• Not executing the rebase, as Ampleforth currently does if the oracle data is invalid, would decrease the protocol’s resilience because the probability of invalid oracle data only increases with every new index added.
  • Using the last known correct value for the missing index would lead to a supply adjustment that’s not “correct”. The protocol would adjust the supply based on the heuristic that the last cached value did not change “too much” in comparison to the current real value. One could argue that this approach does not follow Unix’s idea of “fail fast”.

2. How should an update to Ampleforth’s inflation index be introduced?

Assuming an update introducing a new inflation index would lead to a “heavy” change in the price target, how should such an update be introduced.

A sudden change to Ample’s price target could disrupt markets, e.g.

  • Already materialized interest rates through Buttonwood’s Mooncake lending market would be retroactively changed.

At least I think so because the stables received through selling A-Tranches would not be enough to re-purchase the same number of A-tranches - already paid interest rate leading to an effectively new interest rate? Please correct me if I’m wrong.

  • SPOT’s peg stability would be disturbed as SPOT would need to adjust to the sudden “heavy” price target change.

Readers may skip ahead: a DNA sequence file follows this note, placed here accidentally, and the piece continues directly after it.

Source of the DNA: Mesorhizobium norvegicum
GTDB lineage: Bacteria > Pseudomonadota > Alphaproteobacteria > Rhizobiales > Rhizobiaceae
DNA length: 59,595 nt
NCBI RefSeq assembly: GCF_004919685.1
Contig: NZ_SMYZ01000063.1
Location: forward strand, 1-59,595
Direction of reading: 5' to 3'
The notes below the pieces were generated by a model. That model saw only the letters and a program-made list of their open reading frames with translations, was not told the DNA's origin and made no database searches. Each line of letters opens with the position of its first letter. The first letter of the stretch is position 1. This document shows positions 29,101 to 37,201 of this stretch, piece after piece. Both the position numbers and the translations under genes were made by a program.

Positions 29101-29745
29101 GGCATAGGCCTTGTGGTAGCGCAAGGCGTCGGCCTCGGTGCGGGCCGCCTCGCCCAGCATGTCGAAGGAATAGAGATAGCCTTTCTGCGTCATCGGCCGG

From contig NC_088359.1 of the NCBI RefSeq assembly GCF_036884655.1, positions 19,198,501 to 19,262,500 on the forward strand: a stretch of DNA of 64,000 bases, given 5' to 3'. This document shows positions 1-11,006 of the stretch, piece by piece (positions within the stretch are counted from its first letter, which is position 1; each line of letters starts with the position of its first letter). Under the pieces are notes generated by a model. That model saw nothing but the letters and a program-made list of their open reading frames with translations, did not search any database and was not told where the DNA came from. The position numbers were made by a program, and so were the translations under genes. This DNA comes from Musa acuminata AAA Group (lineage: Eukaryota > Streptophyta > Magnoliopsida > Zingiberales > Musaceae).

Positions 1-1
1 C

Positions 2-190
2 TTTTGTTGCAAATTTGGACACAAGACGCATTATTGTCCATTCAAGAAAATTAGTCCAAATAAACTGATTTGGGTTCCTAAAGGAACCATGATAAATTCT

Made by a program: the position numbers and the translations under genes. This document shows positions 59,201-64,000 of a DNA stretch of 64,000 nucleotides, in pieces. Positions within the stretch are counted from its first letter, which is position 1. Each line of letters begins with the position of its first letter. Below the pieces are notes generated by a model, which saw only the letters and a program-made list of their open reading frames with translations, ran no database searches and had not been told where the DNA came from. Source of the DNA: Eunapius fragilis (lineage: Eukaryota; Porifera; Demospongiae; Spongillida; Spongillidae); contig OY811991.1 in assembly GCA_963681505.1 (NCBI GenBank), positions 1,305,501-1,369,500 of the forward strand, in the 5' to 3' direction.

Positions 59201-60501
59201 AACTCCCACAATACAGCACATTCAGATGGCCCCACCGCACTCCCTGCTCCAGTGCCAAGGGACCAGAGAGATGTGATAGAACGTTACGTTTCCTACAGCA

• “Ample borrows like a stablecoin” would be broken for borrowers having open debt in the Aave lending market during the update.

I guess the easiest way would be to introduce the new index over time by slowly increasing the index’s weight in the computation. This would smoothen the price target change over some time. However, this would also introduce new lending-borrowing strategies/games because the “upcoming inflation” would be (more accurately) computable.

3. The Trueflation API is not publicly accessible (link)

This means Ample (for as long as Trueflation’s daily updated data is private) could not utilize any other oracles providing the Trueflation value. This makes the Trueflation index arguably less decentralized than PCE, for which Ampleforth managed to utilize three different oracles.

Other stuff:

  • Trueflation’s Ethereum mainnet oracle handheld 5 data requests so far (link). The contract is not verified on Etherscan.

  • The only Ethereum testnet version of Trueflation is on Rinkeby. Ample’s Rinkeby contract seems to be defunct, see GitHub Issue.